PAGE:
Interactive Investor

Where ISA early birds have invested their cash

The first week of the new ISA allowance revealed some expected and unexpected investment choices, writes Sam Benstead.

17th April 2024 10:39

by Sam Benstead from interactive investor

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The first week of the new ISA allowance always sees a flurry of investment activity, as investors take advantage of the new £20,000 allowance.  

In fact, half of interactive investor’s customers contributing to their ISA in the first two days of the new tax year had already used their full £20,000 annual allowance. 

Taking a look at data from the first week of the new allowance, over the trading days of Monday 8 April to Friday 12 April, reveals some valuable insights about where some of the most wealthy investors are putting their cash in 2024. We take a look at the top investments.  

Where the most money flowed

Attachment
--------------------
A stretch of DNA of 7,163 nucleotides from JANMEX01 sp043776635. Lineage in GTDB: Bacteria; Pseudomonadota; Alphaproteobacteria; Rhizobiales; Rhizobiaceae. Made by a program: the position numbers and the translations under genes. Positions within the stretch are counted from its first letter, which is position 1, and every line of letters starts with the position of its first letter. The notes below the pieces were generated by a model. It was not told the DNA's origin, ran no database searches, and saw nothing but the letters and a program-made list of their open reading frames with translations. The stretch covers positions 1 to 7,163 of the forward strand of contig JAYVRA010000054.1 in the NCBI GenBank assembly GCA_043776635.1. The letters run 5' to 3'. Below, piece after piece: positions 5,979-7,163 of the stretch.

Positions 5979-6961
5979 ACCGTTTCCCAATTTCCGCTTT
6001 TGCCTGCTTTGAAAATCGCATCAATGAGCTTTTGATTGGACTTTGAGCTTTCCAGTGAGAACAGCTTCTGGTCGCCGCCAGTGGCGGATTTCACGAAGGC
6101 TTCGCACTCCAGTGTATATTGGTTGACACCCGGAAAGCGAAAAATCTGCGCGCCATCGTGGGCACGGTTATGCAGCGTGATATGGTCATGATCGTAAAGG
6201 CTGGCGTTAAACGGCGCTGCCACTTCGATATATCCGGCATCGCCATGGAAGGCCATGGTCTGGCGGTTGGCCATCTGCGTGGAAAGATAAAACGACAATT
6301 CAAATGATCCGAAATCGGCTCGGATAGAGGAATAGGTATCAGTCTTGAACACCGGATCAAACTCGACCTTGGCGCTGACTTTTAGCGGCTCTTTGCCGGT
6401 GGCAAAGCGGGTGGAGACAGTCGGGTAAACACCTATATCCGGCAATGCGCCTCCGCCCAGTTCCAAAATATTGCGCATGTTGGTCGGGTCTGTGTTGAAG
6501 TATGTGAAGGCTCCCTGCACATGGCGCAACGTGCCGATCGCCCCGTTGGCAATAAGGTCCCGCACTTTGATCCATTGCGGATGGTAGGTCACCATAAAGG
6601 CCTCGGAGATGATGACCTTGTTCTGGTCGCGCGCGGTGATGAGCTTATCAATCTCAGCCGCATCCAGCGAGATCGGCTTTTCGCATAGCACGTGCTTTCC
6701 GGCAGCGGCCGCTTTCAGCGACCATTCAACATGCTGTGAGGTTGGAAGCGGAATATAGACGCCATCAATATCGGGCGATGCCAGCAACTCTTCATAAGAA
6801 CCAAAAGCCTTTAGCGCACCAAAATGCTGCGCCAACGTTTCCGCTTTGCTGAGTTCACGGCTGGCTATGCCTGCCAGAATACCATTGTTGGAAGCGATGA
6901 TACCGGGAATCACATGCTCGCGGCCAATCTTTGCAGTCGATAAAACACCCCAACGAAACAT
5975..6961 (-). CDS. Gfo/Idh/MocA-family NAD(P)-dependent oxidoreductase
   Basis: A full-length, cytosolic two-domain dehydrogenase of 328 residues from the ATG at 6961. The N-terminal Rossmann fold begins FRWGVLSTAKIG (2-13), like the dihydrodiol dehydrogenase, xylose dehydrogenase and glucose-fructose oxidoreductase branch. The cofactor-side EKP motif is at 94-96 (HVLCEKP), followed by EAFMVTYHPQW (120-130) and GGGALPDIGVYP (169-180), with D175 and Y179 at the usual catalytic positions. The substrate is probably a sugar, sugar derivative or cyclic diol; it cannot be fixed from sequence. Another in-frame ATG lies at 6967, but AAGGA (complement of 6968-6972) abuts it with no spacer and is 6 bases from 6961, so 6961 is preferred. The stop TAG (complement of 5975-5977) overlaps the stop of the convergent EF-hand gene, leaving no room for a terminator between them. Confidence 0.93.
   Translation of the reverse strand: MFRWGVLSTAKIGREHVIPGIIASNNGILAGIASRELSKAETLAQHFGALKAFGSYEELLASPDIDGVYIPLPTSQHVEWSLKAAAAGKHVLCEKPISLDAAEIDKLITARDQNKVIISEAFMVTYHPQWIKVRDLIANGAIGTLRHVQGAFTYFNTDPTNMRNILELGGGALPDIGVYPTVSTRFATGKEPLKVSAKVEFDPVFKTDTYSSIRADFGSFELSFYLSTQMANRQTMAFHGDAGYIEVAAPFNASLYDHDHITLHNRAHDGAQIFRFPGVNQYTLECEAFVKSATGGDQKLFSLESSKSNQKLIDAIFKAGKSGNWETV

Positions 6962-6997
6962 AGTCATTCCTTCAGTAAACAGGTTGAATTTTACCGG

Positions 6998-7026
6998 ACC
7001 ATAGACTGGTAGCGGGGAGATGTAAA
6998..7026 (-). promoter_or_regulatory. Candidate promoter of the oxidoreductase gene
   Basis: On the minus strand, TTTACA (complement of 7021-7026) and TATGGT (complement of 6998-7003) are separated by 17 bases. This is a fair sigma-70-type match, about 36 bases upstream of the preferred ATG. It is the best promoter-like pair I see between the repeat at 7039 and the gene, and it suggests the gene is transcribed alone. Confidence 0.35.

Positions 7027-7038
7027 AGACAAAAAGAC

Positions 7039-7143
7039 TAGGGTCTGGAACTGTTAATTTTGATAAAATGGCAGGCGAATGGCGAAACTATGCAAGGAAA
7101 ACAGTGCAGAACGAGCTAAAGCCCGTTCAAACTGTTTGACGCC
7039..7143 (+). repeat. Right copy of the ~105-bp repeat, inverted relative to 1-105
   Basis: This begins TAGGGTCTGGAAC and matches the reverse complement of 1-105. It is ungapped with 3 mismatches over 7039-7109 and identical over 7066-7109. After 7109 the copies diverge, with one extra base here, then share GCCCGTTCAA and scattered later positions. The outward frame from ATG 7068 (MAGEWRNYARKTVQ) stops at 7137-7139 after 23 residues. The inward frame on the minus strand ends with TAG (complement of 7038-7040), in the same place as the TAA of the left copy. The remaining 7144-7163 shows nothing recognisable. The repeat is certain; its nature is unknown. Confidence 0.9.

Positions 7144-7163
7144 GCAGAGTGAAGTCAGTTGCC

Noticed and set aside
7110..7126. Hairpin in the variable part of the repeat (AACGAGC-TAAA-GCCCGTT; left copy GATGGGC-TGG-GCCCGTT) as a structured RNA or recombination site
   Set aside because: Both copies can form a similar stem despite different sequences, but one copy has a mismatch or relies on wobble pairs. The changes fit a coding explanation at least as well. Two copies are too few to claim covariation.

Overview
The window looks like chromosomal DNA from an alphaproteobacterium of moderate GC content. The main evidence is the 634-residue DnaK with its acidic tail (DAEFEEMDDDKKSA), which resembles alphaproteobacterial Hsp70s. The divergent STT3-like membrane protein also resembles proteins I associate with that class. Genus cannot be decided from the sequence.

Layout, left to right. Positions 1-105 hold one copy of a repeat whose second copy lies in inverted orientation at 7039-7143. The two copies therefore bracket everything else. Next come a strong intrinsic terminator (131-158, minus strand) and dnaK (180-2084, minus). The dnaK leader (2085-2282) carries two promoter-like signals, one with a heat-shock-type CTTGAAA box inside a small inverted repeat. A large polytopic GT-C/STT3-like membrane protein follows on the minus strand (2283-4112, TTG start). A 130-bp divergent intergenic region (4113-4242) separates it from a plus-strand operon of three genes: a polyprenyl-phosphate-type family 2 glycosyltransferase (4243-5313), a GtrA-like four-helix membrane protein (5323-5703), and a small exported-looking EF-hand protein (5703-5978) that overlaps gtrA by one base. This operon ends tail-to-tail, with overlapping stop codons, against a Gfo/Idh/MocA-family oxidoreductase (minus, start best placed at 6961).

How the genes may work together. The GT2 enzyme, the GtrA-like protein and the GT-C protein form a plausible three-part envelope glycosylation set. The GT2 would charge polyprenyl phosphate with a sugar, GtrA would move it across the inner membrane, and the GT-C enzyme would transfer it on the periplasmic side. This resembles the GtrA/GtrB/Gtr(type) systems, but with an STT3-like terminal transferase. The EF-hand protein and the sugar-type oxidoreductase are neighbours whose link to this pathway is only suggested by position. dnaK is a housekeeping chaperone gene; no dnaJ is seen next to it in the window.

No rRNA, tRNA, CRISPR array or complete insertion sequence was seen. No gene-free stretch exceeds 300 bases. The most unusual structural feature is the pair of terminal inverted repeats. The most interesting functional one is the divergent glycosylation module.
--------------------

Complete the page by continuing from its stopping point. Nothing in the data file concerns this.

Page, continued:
In terms of the investments taking the most cash in the first week, a couple of trends emerge.  

First, individual companies were popular. The most-bought investment for net cash flows was Legal & General, while Phoenix Group was in fourth place, Aviva in fifth place, Lloyds in sixth place and M&G in eighth place.  

All in the financials sector, these companies have high dividend yields, suggesting early bird ISA investors are looking to extract an income from their portfolio. 

In terms of funds, income was also a major theme. The fund collecting the most money over the week was Royal London Short Term Money Market, which yields just over 5% by investing in cash-like instruments of bonds that are maturing very soon. 

However, global shares were also very popular. HSBC FTSE All World Index, iShares Core MSCI World Ucits ETF, Vanguard FTSE All World Ucits ETF and JPMorgan Global Growth & Income all featured in the top 10. 

More and more, investors are choosing to go global, using a fund as a one-stop shop for equity markets. Global trackers have performed very well due to their high concentration in US shares, including top-performing technology giants such as Nvidia, Apple and Microsoft.  

These funds tend to have around two-thirds invested in the US – some may view this as an advantage as they expect US dominance to continue, or a risk, if they believe that American shares are overvalued. 

The most-bought investments 

While following the money tells one story, looking at the most-bought investments per number of buy trades tells another. It is a more accurate reflection of what most early bird ISA investors are doing.